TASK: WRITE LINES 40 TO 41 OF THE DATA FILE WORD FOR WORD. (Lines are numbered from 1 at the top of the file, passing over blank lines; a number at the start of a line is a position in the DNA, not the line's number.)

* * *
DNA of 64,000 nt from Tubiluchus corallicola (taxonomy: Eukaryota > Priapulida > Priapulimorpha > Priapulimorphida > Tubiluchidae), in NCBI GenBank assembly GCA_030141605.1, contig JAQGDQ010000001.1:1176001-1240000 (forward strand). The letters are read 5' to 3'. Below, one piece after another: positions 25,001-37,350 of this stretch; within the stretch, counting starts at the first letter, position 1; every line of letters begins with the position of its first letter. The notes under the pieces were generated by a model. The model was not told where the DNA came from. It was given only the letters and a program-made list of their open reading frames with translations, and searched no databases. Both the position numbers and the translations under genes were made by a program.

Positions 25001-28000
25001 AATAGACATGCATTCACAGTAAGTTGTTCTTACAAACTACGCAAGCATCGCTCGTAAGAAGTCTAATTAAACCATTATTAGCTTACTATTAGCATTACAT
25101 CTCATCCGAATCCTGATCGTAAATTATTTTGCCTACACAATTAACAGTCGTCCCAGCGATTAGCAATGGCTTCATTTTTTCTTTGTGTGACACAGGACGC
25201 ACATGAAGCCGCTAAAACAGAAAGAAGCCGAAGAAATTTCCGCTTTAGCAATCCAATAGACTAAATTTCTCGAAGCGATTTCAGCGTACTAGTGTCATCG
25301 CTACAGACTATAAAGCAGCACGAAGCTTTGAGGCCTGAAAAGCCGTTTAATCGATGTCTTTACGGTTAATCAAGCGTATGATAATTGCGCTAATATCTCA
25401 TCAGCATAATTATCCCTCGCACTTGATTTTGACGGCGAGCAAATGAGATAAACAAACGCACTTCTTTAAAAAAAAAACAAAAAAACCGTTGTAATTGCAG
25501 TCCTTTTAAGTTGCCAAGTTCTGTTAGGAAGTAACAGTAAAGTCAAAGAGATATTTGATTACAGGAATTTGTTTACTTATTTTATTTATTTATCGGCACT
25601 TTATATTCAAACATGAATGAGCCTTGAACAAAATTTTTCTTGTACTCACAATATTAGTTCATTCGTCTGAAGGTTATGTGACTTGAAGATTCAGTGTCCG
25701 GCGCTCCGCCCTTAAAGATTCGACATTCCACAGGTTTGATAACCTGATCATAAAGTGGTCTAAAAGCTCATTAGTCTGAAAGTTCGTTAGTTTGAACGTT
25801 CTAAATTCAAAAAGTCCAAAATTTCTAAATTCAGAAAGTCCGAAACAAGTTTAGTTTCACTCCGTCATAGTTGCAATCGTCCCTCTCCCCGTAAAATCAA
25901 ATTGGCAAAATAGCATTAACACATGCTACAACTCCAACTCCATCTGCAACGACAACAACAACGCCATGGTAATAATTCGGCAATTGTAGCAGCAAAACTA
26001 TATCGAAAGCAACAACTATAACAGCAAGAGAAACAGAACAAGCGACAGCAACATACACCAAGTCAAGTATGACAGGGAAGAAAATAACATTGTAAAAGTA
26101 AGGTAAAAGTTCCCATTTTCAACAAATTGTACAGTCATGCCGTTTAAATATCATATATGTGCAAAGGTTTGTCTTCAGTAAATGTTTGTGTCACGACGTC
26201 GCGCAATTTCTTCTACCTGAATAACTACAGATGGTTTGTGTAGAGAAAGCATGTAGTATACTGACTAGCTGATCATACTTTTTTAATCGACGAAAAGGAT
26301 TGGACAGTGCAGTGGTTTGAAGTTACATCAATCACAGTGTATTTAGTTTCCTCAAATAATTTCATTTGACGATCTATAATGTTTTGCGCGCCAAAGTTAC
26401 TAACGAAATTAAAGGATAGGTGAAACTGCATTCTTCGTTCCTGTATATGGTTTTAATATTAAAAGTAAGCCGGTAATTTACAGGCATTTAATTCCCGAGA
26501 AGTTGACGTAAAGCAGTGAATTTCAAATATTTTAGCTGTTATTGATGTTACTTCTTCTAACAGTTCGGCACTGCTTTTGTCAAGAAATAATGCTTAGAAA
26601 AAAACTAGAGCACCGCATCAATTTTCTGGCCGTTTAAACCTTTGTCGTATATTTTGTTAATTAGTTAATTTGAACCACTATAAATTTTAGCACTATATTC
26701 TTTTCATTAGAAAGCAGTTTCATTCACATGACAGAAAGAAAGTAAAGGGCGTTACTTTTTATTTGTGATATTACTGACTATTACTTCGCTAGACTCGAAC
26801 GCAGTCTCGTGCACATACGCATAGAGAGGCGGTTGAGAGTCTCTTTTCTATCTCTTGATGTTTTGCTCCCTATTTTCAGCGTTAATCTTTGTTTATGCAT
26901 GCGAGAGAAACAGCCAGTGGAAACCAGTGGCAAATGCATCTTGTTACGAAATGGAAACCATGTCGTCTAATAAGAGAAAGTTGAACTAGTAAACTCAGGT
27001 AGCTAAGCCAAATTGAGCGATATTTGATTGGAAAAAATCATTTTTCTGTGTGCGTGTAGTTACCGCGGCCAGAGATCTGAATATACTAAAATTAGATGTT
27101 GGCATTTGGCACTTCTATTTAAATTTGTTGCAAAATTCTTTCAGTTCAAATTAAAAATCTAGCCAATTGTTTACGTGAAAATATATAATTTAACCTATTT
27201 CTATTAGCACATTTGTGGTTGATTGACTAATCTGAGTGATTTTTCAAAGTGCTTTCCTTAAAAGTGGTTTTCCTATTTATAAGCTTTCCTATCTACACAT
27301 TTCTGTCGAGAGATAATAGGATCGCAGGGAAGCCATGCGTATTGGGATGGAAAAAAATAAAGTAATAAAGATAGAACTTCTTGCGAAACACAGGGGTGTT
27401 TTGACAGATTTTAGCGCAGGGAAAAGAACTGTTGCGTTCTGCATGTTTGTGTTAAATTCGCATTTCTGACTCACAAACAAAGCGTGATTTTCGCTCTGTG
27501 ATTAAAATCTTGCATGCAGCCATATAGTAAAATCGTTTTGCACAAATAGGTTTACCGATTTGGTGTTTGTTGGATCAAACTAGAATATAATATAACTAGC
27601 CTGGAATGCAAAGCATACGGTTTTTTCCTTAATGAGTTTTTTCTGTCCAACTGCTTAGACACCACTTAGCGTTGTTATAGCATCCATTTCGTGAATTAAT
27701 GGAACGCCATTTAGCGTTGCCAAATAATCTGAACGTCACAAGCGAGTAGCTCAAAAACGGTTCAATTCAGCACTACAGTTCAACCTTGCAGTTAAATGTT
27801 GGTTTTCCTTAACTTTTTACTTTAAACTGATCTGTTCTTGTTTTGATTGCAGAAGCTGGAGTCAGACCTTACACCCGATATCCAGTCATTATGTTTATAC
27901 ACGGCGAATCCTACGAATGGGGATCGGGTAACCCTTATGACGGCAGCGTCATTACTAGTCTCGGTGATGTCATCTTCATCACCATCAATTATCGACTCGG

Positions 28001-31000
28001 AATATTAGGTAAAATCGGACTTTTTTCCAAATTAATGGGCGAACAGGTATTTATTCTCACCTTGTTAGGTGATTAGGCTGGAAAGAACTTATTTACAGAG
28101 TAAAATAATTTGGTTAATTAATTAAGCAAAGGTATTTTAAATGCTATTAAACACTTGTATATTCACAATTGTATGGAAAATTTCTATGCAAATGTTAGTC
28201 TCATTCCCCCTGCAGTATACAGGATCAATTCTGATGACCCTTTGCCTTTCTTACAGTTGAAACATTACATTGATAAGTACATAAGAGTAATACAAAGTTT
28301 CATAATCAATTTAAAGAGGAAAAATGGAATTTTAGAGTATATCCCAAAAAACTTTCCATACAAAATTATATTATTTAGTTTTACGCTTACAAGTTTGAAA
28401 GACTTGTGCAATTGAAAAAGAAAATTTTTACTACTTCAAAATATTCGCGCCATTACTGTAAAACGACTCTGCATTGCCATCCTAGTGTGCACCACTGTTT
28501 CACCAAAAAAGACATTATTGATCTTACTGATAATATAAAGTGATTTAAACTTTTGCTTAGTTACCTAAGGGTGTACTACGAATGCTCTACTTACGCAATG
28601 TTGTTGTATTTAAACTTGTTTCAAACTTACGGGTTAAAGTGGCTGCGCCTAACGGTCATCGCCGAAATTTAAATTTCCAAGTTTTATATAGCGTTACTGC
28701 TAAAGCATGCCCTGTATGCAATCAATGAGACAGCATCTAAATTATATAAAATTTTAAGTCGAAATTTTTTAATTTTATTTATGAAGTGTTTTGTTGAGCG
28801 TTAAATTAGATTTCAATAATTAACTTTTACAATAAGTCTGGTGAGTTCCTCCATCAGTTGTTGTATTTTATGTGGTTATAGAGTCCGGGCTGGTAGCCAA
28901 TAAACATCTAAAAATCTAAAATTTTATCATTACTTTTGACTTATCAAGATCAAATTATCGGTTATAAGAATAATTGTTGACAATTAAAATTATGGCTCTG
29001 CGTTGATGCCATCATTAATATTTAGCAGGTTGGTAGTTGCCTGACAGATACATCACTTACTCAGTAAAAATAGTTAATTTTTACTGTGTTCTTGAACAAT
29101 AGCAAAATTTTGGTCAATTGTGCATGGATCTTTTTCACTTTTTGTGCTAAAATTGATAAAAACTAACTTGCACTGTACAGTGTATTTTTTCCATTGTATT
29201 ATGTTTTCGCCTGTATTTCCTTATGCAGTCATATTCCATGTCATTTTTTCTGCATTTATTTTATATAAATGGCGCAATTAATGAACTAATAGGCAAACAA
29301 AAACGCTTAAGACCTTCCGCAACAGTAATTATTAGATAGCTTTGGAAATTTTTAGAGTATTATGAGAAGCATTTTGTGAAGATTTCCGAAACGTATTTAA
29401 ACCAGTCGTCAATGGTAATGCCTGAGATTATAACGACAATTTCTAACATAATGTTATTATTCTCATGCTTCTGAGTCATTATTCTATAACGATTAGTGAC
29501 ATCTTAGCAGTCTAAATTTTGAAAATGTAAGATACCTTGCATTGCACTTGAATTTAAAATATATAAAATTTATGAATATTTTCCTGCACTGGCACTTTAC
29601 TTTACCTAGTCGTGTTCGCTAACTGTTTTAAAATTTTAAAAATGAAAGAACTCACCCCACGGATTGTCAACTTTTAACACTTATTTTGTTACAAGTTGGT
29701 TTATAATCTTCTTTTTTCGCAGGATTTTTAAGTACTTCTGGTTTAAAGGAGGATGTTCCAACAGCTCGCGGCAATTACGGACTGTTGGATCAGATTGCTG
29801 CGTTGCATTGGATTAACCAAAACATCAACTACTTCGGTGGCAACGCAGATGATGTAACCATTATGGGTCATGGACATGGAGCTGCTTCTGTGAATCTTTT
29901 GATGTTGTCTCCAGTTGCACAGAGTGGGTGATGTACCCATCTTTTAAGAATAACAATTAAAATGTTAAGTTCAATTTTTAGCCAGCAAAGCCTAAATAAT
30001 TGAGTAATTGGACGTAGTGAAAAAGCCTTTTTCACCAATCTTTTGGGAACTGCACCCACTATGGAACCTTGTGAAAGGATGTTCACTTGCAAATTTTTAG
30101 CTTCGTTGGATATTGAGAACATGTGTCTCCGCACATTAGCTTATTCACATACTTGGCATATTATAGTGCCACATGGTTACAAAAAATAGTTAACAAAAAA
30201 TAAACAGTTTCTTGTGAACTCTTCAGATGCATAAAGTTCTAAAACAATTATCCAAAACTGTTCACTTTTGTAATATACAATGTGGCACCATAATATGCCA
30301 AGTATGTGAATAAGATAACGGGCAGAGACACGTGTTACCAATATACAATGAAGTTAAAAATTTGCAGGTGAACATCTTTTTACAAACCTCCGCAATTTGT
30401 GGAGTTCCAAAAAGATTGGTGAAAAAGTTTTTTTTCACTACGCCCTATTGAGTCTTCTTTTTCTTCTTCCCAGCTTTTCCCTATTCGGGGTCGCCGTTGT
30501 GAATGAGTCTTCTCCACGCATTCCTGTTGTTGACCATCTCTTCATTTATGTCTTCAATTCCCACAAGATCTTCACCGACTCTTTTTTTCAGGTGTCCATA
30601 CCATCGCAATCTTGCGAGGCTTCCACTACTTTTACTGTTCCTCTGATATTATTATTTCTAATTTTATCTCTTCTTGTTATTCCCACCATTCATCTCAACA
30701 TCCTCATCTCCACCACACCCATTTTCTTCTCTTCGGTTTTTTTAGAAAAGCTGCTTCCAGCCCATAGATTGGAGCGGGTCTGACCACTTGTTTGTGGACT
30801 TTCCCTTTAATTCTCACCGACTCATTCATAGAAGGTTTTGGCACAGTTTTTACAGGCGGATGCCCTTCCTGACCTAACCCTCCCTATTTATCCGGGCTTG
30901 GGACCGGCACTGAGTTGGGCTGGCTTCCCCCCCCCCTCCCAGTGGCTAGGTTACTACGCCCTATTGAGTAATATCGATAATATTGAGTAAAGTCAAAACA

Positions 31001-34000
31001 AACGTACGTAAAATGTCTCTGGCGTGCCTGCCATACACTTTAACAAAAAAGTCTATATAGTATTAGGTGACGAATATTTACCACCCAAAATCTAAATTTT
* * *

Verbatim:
28601 TTGTTGTATTTAAACTTGTTTCAAACTTACGGGTTAAAGTGGCTGCGCCTAACGGTCATCGCCGAAATTTAAATTTCCAAGTTTTATATAGCGTTACTGC
28701 TAAAGCATGCCCTGTATGCAATCAATGAGACAGCATCTAAATTATATAAAATTTTAAGTCGAAATTTTTTAATTTTATTTATGAAGTGTTTTGTTGAGCG